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London I am an American expatriate living in Taiwan.

When I heard of the death of the Princess of Wales, I was deeply hurt. I don't actually know why, and it puzzles me even today. I didn't know Diana. I was not one of her friends. I was not a member of her family. I'm not even an Englishman to claim her as my princess. Yet all that week, I cried as if my own wife, or sister, or mother had died.

I never followed the tabloids (more from intellectual snobbery than moral uprightness). I never thought of her from day to day. And I was not in any part of the world that was greatly moved by the tragedy.

So why did the death of this one affect me so? The only thing I can think of is that she was so totally covered even in the standard press, that we came to know her at least as well as the neighbors (three doors down, to whom we don't often speak). Through the papers, we "knew" her life's details. And the television brought her right into our homes regularly.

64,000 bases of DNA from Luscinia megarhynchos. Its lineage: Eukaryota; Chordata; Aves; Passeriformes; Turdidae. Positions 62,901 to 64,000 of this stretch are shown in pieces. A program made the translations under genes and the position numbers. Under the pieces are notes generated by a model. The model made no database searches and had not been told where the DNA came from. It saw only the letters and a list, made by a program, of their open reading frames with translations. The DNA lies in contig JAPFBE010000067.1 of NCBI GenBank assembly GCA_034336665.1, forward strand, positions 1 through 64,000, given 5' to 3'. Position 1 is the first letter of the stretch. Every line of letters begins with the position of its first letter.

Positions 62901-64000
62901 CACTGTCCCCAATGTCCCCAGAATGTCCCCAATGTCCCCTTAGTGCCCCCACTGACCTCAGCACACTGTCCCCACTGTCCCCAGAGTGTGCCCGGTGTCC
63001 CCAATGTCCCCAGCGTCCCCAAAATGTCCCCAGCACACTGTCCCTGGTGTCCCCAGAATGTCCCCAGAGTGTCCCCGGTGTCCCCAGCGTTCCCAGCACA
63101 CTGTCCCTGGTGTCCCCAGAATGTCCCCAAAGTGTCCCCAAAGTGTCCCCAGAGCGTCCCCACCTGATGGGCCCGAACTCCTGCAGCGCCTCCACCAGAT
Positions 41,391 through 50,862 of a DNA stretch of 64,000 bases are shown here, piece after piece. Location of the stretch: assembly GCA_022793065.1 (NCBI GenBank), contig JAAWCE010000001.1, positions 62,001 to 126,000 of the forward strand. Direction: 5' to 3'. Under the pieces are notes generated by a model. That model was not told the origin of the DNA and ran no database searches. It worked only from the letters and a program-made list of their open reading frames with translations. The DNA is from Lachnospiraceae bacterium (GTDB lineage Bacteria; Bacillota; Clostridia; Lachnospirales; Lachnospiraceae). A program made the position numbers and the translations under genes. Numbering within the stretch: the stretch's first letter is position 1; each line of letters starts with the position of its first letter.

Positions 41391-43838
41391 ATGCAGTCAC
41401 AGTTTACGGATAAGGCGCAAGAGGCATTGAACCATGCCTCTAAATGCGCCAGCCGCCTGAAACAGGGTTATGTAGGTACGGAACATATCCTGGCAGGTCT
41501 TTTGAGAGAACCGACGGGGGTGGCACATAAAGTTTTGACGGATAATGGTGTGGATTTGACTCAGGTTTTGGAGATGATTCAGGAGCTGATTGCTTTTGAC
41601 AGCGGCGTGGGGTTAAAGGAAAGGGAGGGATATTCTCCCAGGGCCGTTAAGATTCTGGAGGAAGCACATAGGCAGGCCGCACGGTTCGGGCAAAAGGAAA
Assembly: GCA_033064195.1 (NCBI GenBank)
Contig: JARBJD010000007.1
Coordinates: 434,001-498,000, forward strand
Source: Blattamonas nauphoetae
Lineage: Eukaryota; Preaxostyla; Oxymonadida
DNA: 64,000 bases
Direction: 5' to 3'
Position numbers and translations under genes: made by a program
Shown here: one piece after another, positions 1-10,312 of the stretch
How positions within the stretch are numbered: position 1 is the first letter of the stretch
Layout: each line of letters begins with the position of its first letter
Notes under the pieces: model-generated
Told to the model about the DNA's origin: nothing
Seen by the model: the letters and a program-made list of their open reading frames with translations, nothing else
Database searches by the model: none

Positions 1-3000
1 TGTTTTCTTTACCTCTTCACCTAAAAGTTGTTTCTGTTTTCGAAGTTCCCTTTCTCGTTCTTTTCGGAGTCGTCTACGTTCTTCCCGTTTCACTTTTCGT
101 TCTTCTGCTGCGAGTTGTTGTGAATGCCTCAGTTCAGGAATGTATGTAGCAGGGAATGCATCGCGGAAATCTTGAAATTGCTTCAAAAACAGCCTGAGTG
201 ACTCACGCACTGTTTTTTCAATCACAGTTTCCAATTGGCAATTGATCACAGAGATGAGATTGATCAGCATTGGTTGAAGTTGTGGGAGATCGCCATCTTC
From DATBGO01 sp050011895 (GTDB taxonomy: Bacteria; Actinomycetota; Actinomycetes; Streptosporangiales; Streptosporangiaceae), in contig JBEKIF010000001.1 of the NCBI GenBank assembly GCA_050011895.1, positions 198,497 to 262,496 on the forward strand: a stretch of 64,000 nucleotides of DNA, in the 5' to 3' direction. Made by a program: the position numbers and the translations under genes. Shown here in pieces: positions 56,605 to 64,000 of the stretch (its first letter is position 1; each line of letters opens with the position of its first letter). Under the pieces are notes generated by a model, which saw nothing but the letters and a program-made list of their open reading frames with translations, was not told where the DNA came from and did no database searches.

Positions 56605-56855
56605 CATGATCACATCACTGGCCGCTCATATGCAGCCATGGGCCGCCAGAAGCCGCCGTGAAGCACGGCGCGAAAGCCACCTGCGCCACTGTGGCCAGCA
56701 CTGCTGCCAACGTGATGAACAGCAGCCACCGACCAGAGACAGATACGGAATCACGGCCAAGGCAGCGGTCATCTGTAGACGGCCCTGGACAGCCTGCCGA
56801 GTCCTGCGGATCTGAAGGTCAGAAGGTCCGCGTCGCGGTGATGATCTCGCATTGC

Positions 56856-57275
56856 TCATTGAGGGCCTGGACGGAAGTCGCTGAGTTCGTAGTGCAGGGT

What really bothers me is that many people have had lives and troubles at least as difficult as Diana's. And I feel bad that I could not notice these others in need as I did Diana.

I suppose if I am changed at all, it's the recognition that if I mourned so deeply for a woman I'd never known, oughtn't I to strive to know and care for others who are much nearer to my own sphere? Somewhere I could actually make a difference for the better in someone's life?

I wish such a tragedy had never happened. Diana was so positioned to do so much good. And she died in a drunk driving accident. She didn't even go out in the line of duty, or for one of her causes. It was just so pointless. Her death was almost Kafkaesque in its futility.

Michael F. Butchin

London, England


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